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Last week I touched upon trends in global manufacturing PMI data, and today we get fresh updates, starting with a positive read from the world’s second largest economy: China.

What’s the Score?

There are two version’s of the manufacturing PMI number, China’s official survey results (50.1 vs. 49.7 forecast, 49.9 previous) from the government and the HSBC manufacturing PMI survey data (49.6 vs. 49.3 forecast, 49.2 previous).  Both came in above expectations and previous reads, although the more closely followed HSBC survey showed that China was still showing contractionary conditions due to a decline in total new businesses and continued job shedding.  The one positive from the survey report was that deflationary pressures were easing, but it was only a small silver lining as those cost savings were passed on to clients to attract new businesses.

How does this affect sentiment on China?

China’s manufacturing PMI data has been steadily grinding lower since hitting a top at 51.7 back in July 2014.  And over the last few releases, both the official and HSBC survey results dipped into contractionary territory, adding to the broad fears that China’s slowdown is the real deal, including the possibility of deflation reaching its shores.

Being the world’s second largest economy, of course a slowdown in China brings about fears of a global economic slowdown and the possibility of financial markets going into risk aversion mode. So, it’s welcoming to see somewhat of a step back into expansionary conditions and it shows that the recent rate cuts by the People’s Bank of China and lending growth may actually be providing support to the economy.

So the next question is, “is this the bottom?” One positive read doesn’t make a turn in the downtrend just yet, so we’ll have to get a couple more positive readings before we can call a bottom and turn towards the upside in manufacturing sentiment.  For now though, risk sentiment could be less negative, especially if we continue to get better-than-expected PMI manufacturing reads from other countries.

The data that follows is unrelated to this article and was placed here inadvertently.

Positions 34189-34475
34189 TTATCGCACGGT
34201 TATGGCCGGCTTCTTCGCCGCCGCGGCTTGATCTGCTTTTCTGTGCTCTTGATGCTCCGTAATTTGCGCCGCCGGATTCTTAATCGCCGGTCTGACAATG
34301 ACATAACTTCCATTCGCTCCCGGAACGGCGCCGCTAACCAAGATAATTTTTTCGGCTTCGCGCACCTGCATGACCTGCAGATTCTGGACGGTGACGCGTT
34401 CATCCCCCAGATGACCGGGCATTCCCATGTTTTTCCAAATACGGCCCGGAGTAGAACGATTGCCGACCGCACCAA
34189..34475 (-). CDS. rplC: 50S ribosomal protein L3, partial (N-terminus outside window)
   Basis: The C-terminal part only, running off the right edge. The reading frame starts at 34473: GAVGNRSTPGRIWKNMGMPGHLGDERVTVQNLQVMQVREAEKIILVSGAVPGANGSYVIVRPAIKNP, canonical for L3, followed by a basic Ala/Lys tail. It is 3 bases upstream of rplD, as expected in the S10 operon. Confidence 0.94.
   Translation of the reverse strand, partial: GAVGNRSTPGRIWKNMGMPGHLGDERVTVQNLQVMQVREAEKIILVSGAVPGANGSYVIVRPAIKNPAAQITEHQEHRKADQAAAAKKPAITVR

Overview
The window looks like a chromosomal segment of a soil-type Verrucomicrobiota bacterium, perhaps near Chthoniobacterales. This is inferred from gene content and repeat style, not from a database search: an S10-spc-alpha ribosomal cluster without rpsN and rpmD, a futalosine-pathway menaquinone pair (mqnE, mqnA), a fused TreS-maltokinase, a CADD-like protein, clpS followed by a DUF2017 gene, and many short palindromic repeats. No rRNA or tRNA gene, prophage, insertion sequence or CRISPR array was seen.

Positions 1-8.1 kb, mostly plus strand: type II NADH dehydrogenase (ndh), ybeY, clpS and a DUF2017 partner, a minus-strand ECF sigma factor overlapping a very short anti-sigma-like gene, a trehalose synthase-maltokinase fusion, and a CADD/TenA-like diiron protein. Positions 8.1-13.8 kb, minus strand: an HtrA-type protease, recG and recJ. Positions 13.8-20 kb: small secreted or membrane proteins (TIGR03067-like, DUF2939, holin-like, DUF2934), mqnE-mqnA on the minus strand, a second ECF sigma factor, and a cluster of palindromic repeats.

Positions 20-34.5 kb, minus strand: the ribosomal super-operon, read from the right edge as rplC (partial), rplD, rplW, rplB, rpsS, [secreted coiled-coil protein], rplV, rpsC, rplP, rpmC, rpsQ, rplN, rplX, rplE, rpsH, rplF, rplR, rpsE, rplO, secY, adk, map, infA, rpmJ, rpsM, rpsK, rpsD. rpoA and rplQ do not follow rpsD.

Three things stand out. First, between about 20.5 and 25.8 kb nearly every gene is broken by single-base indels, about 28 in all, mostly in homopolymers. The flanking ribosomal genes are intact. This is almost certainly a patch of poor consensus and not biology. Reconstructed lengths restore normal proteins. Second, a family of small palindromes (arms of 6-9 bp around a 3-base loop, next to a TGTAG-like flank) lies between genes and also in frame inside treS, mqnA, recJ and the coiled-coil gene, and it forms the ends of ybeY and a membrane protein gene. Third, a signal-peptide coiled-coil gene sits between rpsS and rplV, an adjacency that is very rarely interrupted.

What does this mean for currencies?

When any economic news comes out from China, the Aussie is the currency to watch.  China is currently Australia’s largest trading partner where around 1/5th of everything Australia exports and imports is to/from China, so positive developments in China tends to spark Aussie buying, while we see the opposite when the news is negative. Broad risk sentiment also tends to be affected in the short-term because of China’s global reach, meaning moves are likely in the safe haven currencies (like the Japanese yen and U.S. dollar) during periods of China induced risk fear or confidence.

Today, from a session low around .7605, AUD/USD spiked higher on the release of the government PMI numbers at 1:00 am GMT to highs of around .7660, but pair wasn’t able to hold onto its gains after the below 50 read of the HSBC number (although the negative Australian building approvals data may have played a role in Aussie weakness).

Overall, it looks like the reaction seems to be short-lived because of the conflicting data, but if this is indeed the most negative manufacturing managers are going to get and this is the bottom, look towards the Aussie as one of the best forex trades to play any potential gains (or losses) off of Chinese data.